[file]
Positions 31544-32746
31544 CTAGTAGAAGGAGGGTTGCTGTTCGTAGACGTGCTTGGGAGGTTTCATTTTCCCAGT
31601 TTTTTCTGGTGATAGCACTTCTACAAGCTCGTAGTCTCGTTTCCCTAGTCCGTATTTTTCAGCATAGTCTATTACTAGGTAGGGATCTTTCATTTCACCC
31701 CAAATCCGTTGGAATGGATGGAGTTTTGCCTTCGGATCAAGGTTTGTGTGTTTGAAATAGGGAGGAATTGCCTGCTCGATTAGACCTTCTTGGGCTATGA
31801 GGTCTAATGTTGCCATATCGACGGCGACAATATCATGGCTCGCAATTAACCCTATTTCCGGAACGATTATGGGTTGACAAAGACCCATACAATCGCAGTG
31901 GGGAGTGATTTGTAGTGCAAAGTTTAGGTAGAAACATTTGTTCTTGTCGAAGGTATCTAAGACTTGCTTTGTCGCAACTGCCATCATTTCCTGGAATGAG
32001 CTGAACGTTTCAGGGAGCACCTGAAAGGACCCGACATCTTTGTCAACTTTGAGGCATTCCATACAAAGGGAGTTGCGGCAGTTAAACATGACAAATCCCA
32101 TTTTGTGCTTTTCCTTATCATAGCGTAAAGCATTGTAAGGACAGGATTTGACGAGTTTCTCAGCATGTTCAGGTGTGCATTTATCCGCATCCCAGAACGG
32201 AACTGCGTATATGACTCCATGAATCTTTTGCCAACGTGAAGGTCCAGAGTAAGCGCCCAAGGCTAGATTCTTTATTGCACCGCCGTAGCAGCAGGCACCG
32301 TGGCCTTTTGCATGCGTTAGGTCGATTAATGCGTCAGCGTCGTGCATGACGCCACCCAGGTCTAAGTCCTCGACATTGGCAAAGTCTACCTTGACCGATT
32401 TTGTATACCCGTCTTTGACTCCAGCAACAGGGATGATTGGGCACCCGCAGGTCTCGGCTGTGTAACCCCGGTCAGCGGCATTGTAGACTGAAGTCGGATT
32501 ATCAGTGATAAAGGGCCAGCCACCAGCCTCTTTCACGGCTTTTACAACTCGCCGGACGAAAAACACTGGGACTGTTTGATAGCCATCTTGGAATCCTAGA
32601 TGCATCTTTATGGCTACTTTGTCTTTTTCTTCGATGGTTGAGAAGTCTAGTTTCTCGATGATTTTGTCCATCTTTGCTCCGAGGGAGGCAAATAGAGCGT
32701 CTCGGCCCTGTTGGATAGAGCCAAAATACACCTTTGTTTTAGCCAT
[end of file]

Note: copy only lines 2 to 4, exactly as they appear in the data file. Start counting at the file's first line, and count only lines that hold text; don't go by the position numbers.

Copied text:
31544 CTAGTAGAAGGAGGGTTGCTGTTCGTAGACGTGCTTGGGAGGTTTCATTTTCCCAGT
31601 TTTTTCTGGTGATAGCACTTCTACAAGCTCGTAGTCTCGTTTCCCTAGTCCGTATTTTTCAGCATAGTCTATTACTAGGTAGGGATCTTTCATTTCACCC
31701 CAAATCCGTTGGAATGGATGGAGTTTTGCCTTCGGATCAAGGTTTGTGTGTTTGAAATAGGGAGGAATTGCCTGCTCGATTAGACCTTCTTGGGCTATGA